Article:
“We were able to keep a slimmed down operation, still running, and were able to keep our heads above water,” he says. “We’ve always done a mix of things and so adapting quickly, doing more bus, or less coach, was something we could get our heads around.”
Bus patronage still looks uncertain – Roland reports it sits currently at 70% of pre-pandemic levels, up from about 40% at its lowest point, and one of the biggest challenges has been the difficulty in mediumto long-term planning. “None of us can foresee how things are going to play out over the next few months and years. Forecasting and budgeting is very difficult. You can plan until the next thing and then maybe half plan after that, but you’re living in the short-term world right now.”
But Chalkwell may be placed better to handle those challenges, and still maintains an overall strategy – key to which is a goal to carry one million passengers per year on its buses within three years. Growth into the Isle of Sheppey is a step in that process, and was an opportunity that Roland did not want to pass up. Having always considered expansion into Sheppey as the company’s “next logical move”, the network serves as bolt-on to its existing offering. Despite deflated patronage, a number of factors combined to convince him that growth onto the island was worthwhile.
“We thought it was a good opportunity,” he says. “We already have a bus network and do school buses from Sheppey into Sittingbourne, so it was a logical progression. Opportunities like this don’t come up every day. So having a look at the network there, we thought there was a good opportunity to try and develop it and get the basics right.”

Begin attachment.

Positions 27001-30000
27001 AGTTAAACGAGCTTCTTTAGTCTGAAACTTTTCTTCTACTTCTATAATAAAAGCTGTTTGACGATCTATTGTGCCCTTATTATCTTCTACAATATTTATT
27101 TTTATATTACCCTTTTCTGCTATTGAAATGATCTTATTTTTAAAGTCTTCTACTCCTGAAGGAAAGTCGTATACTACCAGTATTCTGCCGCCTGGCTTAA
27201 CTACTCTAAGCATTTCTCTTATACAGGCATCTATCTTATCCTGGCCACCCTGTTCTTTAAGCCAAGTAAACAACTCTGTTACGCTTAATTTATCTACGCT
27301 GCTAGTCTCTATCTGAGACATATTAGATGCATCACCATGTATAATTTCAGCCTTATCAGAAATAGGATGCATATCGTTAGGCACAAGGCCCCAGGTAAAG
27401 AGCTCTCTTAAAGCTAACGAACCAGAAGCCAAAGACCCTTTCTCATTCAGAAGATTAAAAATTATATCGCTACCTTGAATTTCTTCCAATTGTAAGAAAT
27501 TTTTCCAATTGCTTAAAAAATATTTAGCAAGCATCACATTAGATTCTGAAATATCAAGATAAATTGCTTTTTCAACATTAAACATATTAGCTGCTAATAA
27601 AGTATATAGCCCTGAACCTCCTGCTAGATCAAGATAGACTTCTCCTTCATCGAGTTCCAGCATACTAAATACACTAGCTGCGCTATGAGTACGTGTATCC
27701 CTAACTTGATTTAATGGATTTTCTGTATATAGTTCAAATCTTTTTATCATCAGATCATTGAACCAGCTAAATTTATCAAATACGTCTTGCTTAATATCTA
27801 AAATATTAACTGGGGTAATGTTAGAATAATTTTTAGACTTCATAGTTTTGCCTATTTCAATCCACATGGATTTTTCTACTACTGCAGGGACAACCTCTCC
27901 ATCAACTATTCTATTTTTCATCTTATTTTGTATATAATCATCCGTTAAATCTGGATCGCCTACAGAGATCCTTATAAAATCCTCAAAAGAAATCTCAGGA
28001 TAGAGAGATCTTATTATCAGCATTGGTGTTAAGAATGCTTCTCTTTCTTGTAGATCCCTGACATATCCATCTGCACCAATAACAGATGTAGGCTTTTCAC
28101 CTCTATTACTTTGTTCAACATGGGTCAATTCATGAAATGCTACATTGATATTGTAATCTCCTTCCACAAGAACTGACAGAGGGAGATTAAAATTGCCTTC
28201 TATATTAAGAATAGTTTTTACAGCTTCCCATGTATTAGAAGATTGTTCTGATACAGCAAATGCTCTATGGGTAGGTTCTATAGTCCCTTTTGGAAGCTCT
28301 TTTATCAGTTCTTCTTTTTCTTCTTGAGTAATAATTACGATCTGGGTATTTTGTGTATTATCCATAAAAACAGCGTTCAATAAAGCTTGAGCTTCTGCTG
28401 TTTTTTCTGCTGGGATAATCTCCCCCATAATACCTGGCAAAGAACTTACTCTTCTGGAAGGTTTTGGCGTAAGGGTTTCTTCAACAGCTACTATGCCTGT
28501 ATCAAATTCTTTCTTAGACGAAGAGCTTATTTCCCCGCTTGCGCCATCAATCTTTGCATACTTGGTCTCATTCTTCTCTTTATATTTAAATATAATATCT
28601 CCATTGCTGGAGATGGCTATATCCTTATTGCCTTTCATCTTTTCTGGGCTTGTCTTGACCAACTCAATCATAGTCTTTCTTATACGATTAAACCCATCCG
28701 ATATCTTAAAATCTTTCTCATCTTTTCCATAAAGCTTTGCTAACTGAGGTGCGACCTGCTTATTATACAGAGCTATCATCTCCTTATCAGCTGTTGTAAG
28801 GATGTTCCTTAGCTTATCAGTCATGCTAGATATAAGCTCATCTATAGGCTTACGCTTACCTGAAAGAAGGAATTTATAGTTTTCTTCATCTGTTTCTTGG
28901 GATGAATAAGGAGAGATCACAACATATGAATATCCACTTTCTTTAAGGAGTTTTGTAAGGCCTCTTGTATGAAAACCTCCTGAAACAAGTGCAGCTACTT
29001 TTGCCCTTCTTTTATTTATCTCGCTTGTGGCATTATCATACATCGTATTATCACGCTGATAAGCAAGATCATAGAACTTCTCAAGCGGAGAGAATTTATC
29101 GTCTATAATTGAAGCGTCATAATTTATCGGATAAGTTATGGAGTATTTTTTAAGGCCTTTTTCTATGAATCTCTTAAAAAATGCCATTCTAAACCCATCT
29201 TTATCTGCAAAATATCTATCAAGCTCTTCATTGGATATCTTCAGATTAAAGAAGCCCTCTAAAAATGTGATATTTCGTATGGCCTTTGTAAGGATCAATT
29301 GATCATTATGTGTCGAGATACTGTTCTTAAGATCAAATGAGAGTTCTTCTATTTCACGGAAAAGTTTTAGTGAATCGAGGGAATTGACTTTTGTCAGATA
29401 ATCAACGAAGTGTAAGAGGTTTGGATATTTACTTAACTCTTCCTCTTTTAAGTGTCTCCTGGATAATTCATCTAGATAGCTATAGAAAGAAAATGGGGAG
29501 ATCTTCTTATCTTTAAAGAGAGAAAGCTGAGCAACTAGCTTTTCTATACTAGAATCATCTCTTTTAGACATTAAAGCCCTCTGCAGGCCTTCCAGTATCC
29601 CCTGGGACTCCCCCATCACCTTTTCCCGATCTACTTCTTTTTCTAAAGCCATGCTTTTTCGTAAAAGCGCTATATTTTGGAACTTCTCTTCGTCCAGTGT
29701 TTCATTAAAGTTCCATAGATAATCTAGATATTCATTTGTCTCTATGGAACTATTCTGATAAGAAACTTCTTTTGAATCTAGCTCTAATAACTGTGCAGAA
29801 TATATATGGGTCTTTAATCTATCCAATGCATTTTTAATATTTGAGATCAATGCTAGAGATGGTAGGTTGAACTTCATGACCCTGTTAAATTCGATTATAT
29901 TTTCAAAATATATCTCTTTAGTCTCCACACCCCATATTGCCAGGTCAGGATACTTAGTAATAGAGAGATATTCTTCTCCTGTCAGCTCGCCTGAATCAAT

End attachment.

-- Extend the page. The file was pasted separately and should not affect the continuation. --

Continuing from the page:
Getting “the basics right” includes putting clear timetable information out, printed as physical copies that passengers can access easily (something which, according to Roland, many people have been clamouring for since Arriva withdrew physical timetables in favour of an app); clear information published around fares; a smart fleet with a reliable service, and a rebrand as Island Buses to give the network strong local identity.
Roland is confident Chalkwell can avoid incurring the same difficulties that Arriva faced while on the island. Assistance from Ticketer makes sure that buses go to where they’re needed and that passenger levels are being monitored. It is of course too early to draw any conclusions – weather has had dramatic effects on passenger numbers lately – and much of the success of the new network depends on how the revised Bus Recovery Grant (BRG) mechanism and Bus Service Improvement Partnerships (BSIPs) will look.